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Large energy, mining projects to drive Canadian construction industry

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by Peter Kenter last update:Oct 7, 2011

At the CanaData Construction Industry Forecasts conference, Reed Construction Data Canada general manager Mark Casaletto said a slate of mega projects could create a long boom in construction. As examples, he cited the Lower Churchill Development and Hebron oil projects in Newfoundland, Site C Clean Energy Project in British Columbia, the Kemag Mining Project in Quebec, Suncor Energy Inc.'s Firebag 4 oil sands projects in Alberta.

A slate of Canadian mega-projects could create a decade-long boom in domestic construction, says Mark Casaletto, Vice-President and General Manager, Reed Construction Data.

“The bottom line is that the Canadian construction industry is absolutely primed for some significant growth,” he says. “It could double in 10 years.”

Many of the projects are driven by foreign demand for mining products, fossil fuels and hydroelectricity.

Current and planned construction will provide significant near-term opportunities, including such hydroelectric projects as the $6 billion Lower Churchill Development at Gull Island and Muskrat Falls, Newfoundland and the $7.9-billion Site C Clean Energy Project below British Columbia’s Peace River Dam, with other significant projects in B.C., Manitoba and Quebec.

Mining projects include the $3.5-billion Kémag Mining Project in Quebec, and the $2.9-billion Schaft Creek Copper-Gold-Molybdenum-Silver Deposit Project in B.C., with other large projects in the Northwest Territories and Quebec.

Fossil fuel projects include Suncor’s $10-billion heavy oil processing plant, and $3.6-billion Firebag 4 oil sands projects in Alberta, and Chevron’s $10-billion Hebron oil refinery in Newfoundland.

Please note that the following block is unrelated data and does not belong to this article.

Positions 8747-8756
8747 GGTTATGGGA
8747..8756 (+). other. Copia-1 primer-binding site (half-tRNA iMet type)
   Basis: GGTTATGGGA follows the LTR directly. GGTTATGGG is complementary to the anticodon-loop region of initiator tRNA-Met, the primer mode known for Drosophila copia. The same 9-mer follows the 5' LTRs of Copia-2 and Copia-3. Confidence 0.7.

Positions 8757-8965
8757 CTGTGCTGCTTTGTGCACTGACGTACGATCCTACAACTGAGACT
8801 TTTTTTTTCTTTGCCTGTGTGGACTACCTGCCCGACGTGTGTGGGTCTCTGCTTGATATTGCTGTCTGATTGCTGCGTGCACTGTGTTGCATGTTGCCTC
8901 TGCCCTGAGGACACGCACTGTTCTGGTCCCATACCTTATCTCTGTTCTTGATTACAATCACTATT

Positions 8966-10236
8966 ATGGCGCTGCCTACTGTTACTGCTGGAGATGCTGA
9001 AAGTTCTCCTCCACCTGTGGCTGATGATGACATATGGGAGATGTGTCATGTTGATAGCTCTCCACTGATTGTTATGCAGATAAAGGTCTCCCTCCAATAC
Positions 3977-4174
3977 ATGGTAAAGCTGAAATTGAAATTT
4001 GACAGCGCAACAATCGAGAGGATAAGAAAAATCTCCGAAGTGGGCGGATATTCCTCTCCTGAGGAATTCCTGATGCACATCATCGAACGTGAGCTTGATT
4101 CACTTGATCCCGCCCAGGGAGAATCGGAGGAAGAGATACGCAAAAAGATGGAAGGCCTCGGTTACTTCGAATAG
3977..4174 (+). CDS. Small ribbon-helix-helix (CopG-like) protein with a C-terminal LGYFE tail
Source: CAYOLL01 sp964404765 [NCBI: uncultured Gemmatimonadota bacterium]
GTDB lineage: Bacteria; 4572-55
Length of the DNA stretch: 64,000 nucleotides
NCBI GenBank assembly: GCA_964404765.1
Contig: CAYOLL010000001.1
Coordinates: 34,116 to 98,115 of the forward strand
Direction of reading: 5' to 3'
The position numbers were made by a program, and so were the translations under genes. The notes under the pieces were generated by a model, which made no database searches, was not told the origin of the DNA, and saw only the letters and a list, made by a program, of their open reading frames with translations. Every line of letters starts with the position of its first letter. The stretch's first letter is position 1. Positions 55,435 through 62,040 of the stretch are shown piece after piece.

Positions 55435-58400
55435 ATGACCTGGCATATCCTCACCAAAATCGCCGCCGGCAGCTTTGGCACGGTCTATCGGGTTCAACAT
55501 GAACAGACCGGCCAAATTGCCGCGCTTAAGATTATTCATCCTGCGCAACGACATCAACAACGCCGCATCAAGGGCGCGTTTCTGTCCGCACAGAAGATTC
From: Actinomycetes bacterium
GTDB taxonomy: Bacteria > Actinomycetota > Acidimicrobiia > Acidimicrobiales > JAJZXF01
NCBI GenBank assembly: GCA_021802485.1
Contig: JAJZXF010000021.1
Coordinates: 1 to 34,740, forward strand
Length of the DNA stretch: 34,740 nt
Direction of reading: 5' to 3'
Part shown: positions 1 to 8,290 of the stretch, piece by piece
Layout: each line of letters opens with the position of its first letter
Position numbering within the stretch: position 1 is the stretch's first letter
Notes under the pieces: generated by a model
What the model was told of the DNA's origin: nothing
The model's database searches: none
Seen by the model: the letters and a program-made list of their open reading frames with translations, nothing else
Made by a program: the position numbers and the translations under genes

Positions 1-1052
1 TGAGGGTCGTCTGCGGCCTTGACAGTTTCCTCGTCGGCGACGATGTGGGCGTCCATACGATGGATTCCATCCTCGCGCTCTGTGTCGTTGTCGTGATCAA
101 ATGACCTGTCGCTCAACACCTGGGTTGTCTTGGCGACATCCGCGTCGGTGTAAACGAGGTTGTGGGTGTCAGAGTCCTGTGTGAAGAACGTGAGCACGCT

A modest but continued demand for commodities by developing economies and domestic demand for new energy sources are one of the keys to construction of Canadian mega-projects

A predicted stable demand for commodities to mid-2013 will encourage such projects to move forward, says Derek Burleton, Vice President and Deputy Chief Economist (Canada), TD Bank Financial Group.

“The upside for commodities is that there will be no underlying shortages,” he says.

“The downside is that it’s a symptom of a slowdown in the world economy and particularly in China, so prices will remain elevated, but constant.”

Burleton sees oil no higher than $120 a barrel, and natural gas prices edging up through 2013. Copper, nickel and coal prices will moderate as 2013 approaches. Steel will remain flat through 2012 and lumber prices will not see a recovery until 2014.

Barring an unforeseen political or economic crisis, Burleton says he does not expect to see a sudden boom or bust in commodities.

A relatively robust Canadian economy, fueled by those same commodities should see continued spending on domestic projects ranging from more than a $1 billion in construction for the 2015 Pan American Games to the $1-billion Toronto-York Region Spadina Subway Extension, and arena projects across the country.

Casaletto notes that many of the large resource projects will place a premium on the ability of Canadian builders to service large operations at very remote sites.

“Because they’re so remote, builders will literally have to put cities and towns next to them,” he says.

“That will create almost as much work as the total projects over their lifetimes.”

last update:Oct 7, 2011

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